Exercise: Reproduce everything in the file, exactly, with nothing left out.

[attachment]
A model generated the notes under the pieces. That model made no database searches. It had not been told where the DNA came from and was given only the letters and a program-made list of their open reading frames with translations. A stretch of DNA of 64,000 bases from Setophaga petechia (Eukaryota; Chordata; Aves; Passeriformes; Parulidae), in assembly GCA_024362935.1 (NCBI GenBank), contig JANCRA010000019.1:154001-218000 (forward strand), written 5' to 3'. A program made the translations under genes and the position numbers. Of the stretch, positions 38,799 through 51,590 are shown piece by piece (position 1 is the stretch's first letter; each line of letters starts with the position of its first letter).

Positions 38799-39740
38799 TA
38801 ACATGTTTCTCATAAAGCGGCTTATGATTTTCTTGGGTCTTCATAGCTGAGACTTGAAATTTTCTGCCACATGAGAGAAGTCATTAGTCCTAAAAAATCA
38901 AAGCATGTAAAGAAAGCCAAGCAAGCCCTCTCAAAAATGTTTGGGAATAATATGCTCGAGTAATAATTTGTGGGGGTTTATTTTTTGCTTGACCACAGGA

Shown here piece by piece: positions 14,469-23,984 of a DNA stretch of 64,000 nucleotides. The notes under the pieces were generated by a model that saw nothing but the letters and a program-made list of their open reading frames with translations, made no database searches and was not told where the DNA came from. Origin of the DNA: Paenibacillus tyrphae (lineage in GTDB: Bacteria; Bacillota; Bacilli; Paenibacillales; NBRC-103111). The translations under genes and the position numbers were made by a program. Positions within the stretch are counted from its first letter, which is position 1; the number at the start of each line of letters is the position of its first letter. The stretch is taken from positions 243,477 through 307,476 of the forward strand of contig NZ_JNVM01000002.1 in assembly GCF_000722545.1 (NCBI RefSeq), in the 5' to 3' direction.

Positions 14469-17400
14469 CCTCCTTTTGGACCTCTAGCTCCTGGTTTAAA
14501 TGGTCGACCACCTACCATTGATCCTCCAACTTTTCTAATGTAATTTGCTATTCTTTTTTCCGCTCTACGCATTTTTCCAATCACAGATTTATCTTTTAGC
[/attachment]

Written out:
A model generated the notes under the pieces. That model made no database searches. It had not been told where the DNA came from and was given only the letters and a program-made list of their open reading frames with translations. A stretch of DNA of 64,000 bases from Setophaga petechia (Eukaryota; Chordata; Aves; Passeriformes; Parulidae), in assembly GCA_024362935.1 (NCBI GenBank), contig JANCRA010000019.1:154001-218000 (forward strand), written 5' to 3'. A program made the translations under genes and the position numbers. Of the stretch, positions 38,799 through 51,590 are shown piece by piece (position 1 is the stretch's first letter; each line of letters starts with the position of its first letter).

Positions 38799-39740
38799 TA
38801 ACATGTTTCTCATAAAGCGGCTTATGATTTTCTTGGGTCTTCATAGCTGAGACTTGAAATTTTCTGCCACATGAGAGAAGTCATTAGTCCTAAAAAATCA
38901 AAGCATGTAAAGAAAGCCAAGCAAGCCCTCTCAAAAATGTTTGGGAATAATATGCTCGAGTAATAATTTGTGGGGGTTTATTTTTTGCTTGACCACAGGA

Shown here piece by piece: positions 14,469-23,984 of a DNA stretch of 64,000 nucleotides. The notes under the pieces were generated by a model that saw nothing but the letters and a program-made list of their open reading frames with translations, made no database searches and was not told where the DNA came from. Origin of the DNA: Paenibacillus tyrphae (lineage in GTDB: Bacteria; Bacillota; Bacilli; Paenibacillales; NBRC-103111). The translations under genes and the position numbers were made by a program. Positions within the stretch are counted from its first letter, which is position 1; the number at the start of each line of letters is the position of its first letter. The stretch is taken from positions 243,477 through 307,476 of the forward strand of contig NZ_JNVM01000002.1 in assembly GCF_000722545.1 (NCBI RefSeq), in the 5' to 3' direction.

Positions 14469-17400
14469 CCTCCTTTTGGACCTCTAGCTCCTGGTTTAAA
14501 TGGTCGACCACCTACCATTGATCCTCCAACTTTTCTAATGTAATTTGCTATTCTTTTTTCCGCTCTACGCATTTTTCCAATCACAGATTTATCTTTTAGC